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Vranitsky is skeptical of Moscow’s neutral proposal to Ukraine

Vranitsky is skeptical of Moscow’s neutral proposal to Ukraine

Former Chancellor Franz Vranitzky (SPÖ) is skeptical of the Russian proposal for neutrality in Ukraine, referring to Austria’s historical experience. Vranitsky said he was not surprised by Kyiv’s reluctance Upper Austria news. “The Russians had already offered to guarantee Austria’s neutrality. That would have meant too much dependence on them and it was rightly denied.”

According to Vranitsky, one must “examine very carefully” what lies behind Moscow’s proposal, both politically and militarily. “One should not expect an immediate solution.” Moscow on Wednesday presented Ukraine’s neutral status along the lines of Austria or Sweden as a “compromise”. The Ukrainian government responded negatively and insisted on concrete security guarantees from countries other than aggressor Russia.

Criticisms of the “NATO way”

In the interview, Vranitsky also criticized the mistakes of the West towards Russia. The “window of opportunity” that existed in the 1990s has not been exploited. “Instead, they took the NATO path that was well followed,” the former chancellor said. Vranitsky said that Vladimir Putin in 1999 was a “different person,” and emphasized that he “doesn’t understand Putin.”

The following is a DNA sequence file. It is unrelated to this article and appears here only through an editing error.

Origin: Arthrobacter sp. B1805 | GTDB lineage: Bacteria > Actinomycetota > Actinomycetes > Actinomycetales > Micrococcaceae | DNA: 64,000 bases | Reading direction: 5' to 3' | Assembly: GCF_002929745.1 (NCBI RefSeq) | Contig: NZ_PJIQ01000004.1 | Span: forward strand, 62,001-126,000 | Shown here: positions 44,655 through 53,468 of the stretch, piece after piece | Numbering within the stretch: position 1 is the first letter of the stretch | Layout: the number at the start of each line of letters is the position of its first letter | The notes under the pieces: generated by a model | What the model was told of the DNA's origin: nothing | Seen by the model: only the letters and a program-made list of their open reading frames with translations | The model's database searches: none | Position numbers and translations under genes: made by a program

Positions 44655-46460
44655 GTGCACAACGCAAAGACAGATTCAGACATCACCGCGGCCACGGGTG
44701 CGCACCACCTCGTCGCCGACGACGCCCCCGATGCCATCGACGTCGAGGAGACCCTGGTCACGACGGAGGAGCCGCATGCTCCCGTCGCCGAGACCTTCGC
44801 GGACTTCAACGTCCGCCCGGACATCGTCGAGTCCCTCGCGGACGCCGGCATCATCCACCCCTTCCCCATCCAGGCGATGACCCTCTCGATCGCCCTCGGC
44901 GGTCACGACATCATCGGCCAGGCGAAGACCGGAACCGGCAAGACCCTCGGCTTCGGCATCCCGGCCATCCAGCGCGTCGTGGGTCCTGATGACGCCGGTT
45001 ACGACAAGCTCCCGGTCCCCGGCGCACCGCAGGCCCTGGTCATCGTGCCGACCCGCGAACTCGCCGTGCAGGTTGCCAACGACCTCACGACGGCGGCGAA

The head of the government for a long time (1986-1997) called for the development of an independent European defense policy and the reduction of economic dependence on Russia. “Many of us in the energy, construction and banking sectors have pulled Russia’s card (…) now we have to go a long way.”

to strengthen the army

In the field of defense, the SPÖ politician spoke in favor of the army “(should) develop a force that is taken seriously”. “It can then be reliably available within the framework of the rules of assistance – while maintaining neutrality, for example with the blue helmets,” wrote Vranitzky, who described the withdrawal of Austrian UN soldiers from the Golan Heights announced under SPÖ Chancellor Werner Faymann. In 2013 he also criticized the “incomprehensible”.

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